Septoriella phragmitis Oudem. [as 'phragmitidis'], Ned. kruidk. Archf, 2 sér. 5: 54 [repr.] (1889).
Index Fungorum number: IF 121133; Facesoffungi number: FoF 11651, Fig. 1
Description: see Crous et al. (2015).
Material examined: see Crous et al. (2015).
Figure. 1. Septoriella phragmitis (CPC 24118, re-drawn from Fig. 20 in Crous et al., 2015). a, b Conidiogenous cells. c, d Conidia. Scale bars: a–d = 10 μm.
Importance and role
Importance of genus to ecosystem
Species of Septoriella are saprobic and helps in decomposition of organic matter in the ecosystem. Some taxa are fungal pathogens causing leaf spot (Crous et al., 2015).
Industrial relevance and applications
The industrial importance of Septoriella has not been investigated. This warrants further studies.
Septoriella might be of quarantine importance due to its parasitic nature.
Biochemical importance of the genus, chemical diversity or applications
The chemical diversity of Septoriella has not been investigated.
Diversity of the genus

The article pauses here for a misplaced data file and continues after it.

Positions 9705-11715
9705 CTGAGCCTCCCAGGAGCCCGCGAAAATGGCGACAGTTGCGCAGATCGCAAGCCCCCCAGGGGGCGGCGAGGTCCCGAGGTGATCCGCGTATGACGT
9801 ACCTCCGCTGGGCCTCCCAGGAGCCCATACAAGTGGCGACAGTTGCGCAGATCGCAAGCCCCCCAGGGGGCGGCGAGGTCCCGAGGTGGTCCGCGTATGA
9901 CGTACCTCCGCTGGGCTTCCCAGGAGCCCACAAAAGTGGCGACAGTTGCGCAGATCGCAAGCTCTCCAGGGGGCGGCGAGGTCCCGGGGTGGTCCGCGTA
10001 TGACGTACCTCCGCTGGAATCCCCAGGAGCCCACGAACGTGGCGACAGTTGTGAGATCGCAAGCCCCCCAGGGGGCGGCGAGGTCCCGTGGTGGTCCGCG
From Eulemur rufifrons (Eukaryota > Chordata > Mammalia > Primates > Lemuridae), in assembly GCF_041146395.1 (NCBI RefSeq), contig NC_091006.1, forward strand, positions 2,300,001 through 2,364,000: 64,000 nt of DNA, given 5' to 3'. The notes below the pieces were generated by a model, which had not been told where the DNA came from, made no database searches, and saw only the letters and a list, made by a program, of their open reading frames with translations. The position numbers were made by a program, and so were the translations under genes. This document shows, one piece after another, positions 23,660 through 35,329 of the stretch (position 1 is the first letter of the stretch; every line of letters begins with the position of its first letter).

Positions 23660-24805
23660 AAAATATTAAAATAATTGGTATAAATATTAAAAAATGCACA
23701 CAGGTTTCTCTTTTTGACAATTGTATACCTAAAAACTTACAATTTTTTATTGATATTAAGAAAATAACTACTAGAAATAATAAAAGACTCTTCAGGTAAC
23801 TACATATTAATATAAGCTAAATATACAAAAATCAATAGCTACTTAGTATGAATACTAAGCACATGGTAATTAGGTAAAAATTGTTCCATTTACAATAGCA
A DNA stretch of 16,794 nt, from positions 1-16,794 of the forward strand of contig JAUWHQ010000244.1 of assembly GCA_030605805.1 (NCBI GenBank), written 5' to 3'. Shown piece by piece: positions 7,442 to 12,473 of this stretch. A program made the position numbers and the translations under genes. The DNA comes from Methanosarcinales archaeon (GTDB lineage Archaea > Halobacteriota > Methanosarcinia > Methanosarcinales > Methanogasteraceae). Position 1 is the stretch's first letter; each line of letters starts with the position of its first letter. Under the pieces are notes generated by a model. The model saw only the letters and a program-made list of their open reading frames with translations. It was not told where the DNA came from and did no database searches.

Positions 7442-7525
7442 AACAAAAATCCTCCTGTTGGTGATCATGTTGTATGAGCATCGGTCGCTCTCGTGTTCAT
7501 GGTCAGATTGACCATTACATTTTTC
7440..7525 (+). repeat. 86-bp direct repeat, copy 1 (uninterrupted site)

Even though there are 50 Septoriella epithets in Index fungorum, the real number of species is less as several species have been synonymized and transferred to other genera such as Dothistroma, Linochora, Linochorella and Phaeopoacea. Septoriella comprises 46 species known on Bambusa sp. (Poaceae), Ficus alba (Moraceae), Juncus bufonius (Juncaceae), Lomandra leucocephala (Asparagaceae), Lupinus obtusilobus (Fabaceae), Malva sylvestris (Malvaceae), Phragmites australis (Poaceae), Trachycarpus fortunei (Arecaceae), Triodia irritans (Poaceae), Vitis sp. (Vitaceae) amongst others. Septoriella is geographically distributed in Australia, California, China, France, Hong Kong, Netherlands, North Carolina, Poland, Singapore amongst others. Many hosts and regions are still understudied for the genus. Septoriella may comprise several undescribed species that can be discovered in future studies.